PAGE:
I UK [dɪˈvaɪd] / US verb
Word forms "divide":
present tense I/you/we/they divide he/she/it divides present participle dividing past tense divided past participle divided
1) divide or diˌvide ˈup
[transitive] to separate people or things into smaller groups or parts

Divide the pastry and roll out one part.

divide something into pairs/groups/parts etc:

Divide the class into three groups.

a) [intransitive] to have separate parts, or to form into separate groups
divide into:

The film divides into two distinct halves.

b) [transitive] to separate something into smaller parts and share the parts between people

Work out how you would like to divide the money.

divide something between/among someone:

After his death his property was divided among his children.

2) [transitive] to keep two or more areas or parts separate

the wall that divides the playground and the sports field

divide something from something:

The railway divides their family's land from the plains below.

3) [intransitive/transitive] maths to do a mathematical calculation to find out how many times a number contains a smaller number. This is usually shown by the symbol ÷
divide something by something:

Divide 9 by 3.

10 divided by 2 is 5.

divide by:

Add 50 to your original number, then divide by six.

a) [transitive] to be the cause of disagreement between people, especially within a group

a subject that divided the nation

The ruling class was divided by internal conflicts.

b) [intransitive] to disagree and form smaller groups
divide along party/religious/ethnic etc lines (= according to your political party, religion, race etc):

MPs look certain to divide along party lines.

5) [intransitive] if a road divides, it separates into two roads

When the road divides, take the left-hand route.

6) [intransitive] biology if a cell in a plant or animal divides, it separates into two cells so that a new cell is formed
Phrasal verbs:
II UK [dɪˈvaɪd] / US noun [countable]
Word forms "divide":
singular divide plural divides
1) [usually singular] an important difference or disagreement between two people or groups

the North-South divide (= political and economic differences between areas in the north and south)

divide between:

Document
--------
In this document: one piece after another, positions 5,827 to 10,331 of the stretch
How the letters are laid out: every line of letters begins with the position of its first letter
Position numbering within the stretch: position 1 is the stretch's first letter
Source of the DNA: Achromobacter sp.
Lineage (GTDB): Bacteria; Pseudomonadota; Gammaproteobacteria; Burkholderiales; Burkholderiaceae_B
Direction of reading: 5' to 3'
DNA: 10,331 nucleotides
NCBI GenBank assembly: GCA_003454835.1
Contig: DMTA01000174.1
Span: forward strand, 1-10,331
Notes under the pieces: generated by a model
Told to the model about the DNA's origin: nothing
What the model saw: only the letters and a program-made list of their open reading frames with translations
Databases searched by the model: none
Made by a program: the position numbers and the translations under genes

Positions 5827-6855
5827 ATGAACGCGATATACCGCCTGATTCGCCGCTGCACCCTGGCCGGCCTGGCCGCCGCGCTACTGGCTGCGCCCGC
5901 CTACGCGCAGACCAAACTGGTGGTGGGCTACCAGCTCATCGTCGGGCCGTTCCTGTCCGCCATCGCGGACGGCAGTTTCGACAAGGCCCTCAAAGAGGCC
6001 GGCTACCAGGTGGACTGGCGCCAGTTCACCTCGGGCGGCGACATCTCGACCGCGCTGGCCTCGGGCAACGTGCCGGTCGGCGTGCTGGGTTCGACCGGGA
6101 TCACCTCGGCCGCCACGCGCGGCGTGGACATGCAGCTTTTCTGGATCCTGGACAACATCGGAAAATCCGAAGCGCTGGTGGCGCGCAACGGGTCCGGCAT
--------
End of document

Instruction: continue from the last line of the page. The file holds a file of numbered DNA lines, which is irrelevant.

There's a clear divide between the two parties on the issue of taxation.

2) American a watershed

English dictionary. 2014.


Look at other dictionaries:

  • divide — DIVÍDE, divíd, vb. III. tranz. şi refl. (Numai la prez.) A (se) împărţi, a(se) diviza. – Din lat. dividere. Trimis de ana zecheru, 29.05.2002. Sursa: DEX 98  DIVÍDE vb. 1. v. împărţi. 2. v …   Dicționar Român

  • Divide — Di*vide , v. t. [imp. & p. p. {Divided}; p. pr. & vb. n. {Dividing}.] [L. dividere, divisum; di = dis + root signifying to part; cf. Skr. vyadh to pierce; perh. akin to L. vidua widow, and E. widow. Cf. {Device}, {Devise}.] 1. To part asunder (a… …   The Collaborative International Dictionary of English

  • Divide — (engl.: teilen) steht für Divide County, County im US Bundesstaat North Dakota in den Vereinigten Staaten Great Divide Basin, Region in Wyoming, USA Divide (Arkansas) Siehe auch Divide Township Great Divide Continental Divide …   Deutsch Wikipedia

  • divide — [v1] separate, disconnect abscind, bisect, branch, break, break down, carve, chop, cleave, cross, cut, cut up, demarcate, detach, dichotomize, disengage, disentangle, disjoin, dislocate, dismember, dissect, dissever, dissociate, dissolve,… …   New thesaurus

  • divide — ► VERB 1) separate into parts. 2) distribute or share out. 3) disagree or cause to disagree. 4) form a boundary between. 5) Mathematics find how many times (a number) contains another. 6) Mathematics (of a number) be susceptible of division… …   English terms dictionary

  • Divide — Di*vide , n. A dividing ridge of land between the tributaries of two streams; also called {watershed} and {water parting}. A divide on either side of which the waters drain into two different oceans is called a {continental divide}. [1913 Webster …   The Collaborative International Dictionary of English

  • divide — (v.) early 14c., from L. dividere to force apart, cleave, distribute, from dis apart (see DIS (Cf. dis )) + videre to separate, from PIE root *weidh to separate (see WIDOW (Cf. widow); also see WITH (Cf …   Etymology dictionary

  • Divide — Di*vide , v. i. 1. To be separated; to part; to open; to go asunder. Milton. [1913 Webster] The Indo Germanic family divides into three groups. J. Peile. [1913 Webster] 2. To cause separation; to disunite. [1913 Webster] A gulf, a strait, the sea …   The Collaborative International Dictionary of English

  • divide — I (distribute) verb admeasure, administer, allocate, allot, apportion, appropriate, assign, carve, consign, dispense, disperse, dispose, distribuere, dividere, dole, dole out, endow, give out, issue, mete, mete out, parcel out, pass out, pay out …   Law dictionary

  • divide — UK US /dɪˈvaɪd/ verb ► [T] to calculate the number of times one number fits into another: »Convert the euro amount into sterling by dividing the euro amount by the exchange rate. ► [I or T] to separate, or make something separate, into different… …   Financial and business terms

  • divide — [də vīd′] vt. divided, dividing [ME dividen < L dividere, to separate, divide, distribute < di (< dis , apart) + base seen in vidua, WIDOW < IE base * weidh , to separate (prob. < wi , apart + dhē, set, DO1)] 1. to separate into… …   English World dictionary